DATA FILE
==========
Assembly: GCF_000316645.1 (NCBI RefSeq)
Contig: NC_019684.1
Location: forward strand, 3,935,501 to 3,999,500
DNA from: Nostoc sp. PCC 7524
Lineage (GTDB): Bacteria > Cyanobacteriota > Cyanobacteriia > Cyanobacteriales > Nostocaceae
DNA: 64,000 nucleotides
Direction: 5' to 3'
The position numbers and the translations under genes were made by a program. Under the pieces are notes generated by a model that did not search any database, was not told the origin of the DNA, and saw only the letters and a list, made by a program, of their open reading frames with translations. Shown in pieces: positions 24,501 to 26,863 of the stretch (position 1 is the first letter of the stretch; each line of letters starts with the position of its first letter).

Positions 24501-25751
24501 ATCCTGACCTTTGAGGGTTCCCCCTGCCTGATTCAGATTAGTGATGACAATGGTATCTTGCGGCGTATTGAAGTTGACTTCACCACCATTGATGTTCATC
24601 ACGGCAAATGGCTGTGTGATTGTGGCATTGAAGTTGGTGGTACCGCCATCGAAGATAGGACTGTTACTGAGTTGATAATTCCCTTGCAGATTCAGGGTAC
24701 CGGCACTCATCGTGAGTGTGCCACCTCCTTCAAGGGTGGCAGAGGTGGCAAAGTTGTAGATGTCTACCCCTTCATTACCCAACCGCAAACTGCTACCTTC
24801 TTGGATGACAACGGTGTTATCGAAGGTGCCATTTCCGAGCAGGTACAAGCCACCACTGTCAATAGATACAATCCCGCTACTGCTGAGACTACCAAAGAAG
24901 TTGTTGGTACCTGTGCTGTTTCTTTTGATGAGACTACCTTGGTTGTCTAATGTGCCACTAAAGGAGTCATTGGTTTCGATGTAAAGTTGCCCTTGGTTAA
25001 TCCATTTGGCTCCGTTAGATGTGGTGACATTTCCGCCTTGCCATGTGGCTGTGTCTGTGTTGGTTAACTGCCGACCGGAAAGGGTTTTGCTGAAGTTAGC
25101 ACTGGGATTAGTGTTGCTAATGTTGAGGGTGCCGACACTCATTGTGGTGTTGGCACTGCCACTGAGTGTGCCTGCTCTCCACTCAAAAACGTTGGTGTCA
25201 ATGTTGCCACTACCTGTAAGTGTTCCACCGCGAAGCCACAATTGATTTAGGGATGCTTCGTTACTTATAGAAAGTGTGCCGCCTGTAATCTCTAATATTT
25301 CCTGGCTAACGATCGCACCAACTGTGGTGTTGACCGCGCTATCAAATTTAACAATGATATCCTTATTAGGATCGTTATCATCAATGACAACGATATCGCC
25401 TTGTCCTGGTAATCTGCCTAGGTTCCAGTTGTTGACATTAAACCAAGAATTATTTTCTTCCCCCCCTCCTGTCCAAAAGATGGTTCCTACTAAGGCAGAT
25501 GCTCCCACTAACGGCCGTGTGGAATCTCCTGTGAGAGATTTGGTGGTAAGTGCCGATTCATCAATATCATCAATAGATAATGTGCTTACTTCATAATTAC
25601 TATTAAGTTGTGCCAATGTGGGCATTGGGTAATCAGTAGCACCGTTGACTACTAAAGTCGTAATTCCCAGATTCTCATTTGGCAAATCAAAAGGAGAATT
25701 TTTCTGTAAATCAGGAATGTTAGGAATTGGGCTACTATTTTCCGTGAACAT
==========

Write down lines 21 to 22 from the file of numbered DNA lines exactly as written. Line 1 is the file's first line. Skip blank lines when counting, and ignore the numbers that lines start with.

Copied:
25601 TATTAAGTTGTGCCAATGTGGGCATTGGGTAATCAGTAGCACCGTTGACTACTAAAGTCGTAATTCCCAGATTCTCATTTGGCAAATCAAAAGGAGAATT
25701 TTTCTGTAAATCAGGAATGTTAGGAATTGGGCTACTATTTTCCGTGAACAT